Trumpets are blown to mark the commencement of the marriage ceremony, another image used in Paul’s writings and Revelation to describe Christ’s return for his bride (1 Thes 4:16, Rev 8-11). The bride and groom, dressed in a clean linen as described in Ephesians 5, are now ready to be married. At last, the two enjoy a second cup of wine during their ceremony, and celebrate with the wedding feast, similar to that described as the end of this time in Revelation 19:6-9:
Let us rejoice and exult
and give him the glory,
for the marriage of the Lamb has come,
and his Bride has made herself ready;
it was granted her to clothe herself
with fine linen, bright and pure—for the fine linen is the righteous deeds of the saints.
And the angel said to me, Write this: Blessed are those who are invited to the marriage supper of the Lamb
I believe it is this final cup, the one the bride and groom enjoy together on their wedding day, that Jesus has withheld for himself in a fast until he is united to his bride (Matthew 26:29).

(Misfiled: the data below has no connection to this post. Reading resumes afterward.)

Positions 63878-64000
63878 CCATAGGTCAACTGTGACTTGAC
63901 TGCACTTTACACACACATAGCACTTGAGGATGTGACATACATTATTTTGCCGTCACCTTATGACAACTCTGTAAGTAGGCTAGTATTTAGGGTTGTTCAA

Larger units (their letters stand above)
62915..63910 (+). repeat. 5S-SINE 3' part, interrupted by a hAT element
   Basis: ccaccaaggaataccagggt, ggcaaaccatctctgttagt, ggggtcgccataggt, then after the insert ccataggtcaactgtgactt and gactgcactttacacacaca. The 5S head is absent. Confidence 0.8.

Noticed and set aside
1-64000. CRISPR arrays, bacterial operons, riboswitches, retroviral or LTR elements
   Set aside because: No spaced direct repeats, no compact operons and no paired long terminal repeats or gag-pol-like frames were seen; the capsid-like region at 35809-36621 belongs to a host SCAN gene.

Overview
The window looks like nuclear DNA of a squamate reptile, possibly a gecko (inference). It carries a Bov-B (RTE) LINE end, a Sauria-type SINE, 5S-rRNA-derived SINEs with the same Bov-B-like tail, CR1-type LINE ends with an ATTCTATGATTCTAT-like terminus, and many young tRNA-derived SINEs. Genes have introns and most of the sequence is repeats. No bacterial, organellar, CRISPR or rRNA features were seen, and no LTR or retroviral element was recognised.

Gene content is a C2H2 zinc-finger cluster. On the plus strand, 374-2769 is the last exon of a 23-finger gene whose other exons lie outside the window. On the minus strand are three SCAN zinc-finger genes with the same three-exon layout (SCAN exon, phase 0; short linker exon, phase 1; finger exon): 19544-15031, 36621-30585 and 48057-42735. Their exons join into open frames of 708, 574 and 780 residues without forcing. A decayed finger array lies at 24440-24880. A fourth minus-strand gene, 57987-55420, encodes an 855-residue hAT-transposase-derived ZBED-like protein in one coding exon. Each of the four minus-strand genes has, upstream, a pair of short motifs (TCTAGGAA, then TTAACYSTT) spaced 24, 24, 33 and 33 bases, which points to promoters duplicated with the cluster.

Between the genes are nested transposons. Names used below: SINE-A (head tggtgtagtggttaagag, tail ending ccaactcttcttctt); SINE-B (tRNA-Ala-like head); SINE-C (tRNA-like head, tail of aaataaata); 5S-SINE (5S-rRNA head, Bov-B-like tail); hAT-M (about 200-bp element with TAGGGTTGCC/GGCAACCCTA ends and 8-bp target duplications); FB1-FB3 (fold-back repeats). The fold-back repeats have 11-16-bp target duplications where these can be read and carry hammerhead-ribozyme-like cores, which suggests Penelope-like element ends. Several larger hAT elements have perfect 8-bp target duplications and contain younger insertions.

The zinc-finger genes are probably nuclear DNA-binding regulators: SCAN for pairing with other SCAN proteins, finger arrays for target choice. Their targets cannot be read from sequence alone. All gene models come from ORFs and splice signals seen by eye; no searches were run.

I am not Jewish, nor will I pretend to have done extensive research on first century Hebrew wedding customs, but uncovering what I did has given me a few ideas. First, this reaffirmed that I am terribly ignorant of the Jewish roots of my faith, which not only permits asserting information that is not in the text (such as a Rapture rather than a ‘taking up’), but also blinds me from the beauty that is there. Second, the cup that Christ abstains from is tied not only to the marriage ceremony, but other motifs like the Passover, cup of wrath, Day of Atonement and more. The more I study the Scripture, the more I see it is like a diamond, shinning brilliantly in one direction but if turned, yields a new portrait of radiance.
Finally, the longing in each person is to be known and loved, to be longed for and told you are worth pursuit and sacrifice. That is precisely what Jesus did on the cross and does while he awaits his wedding. As a child of my culture, I incorrectly saw Lent as a time of denying oneself out duty. But in truth, for those betrothed to Christ, it is instead holding out in joyful anticipation of something greater yet to come. What better way to prepare for Easter?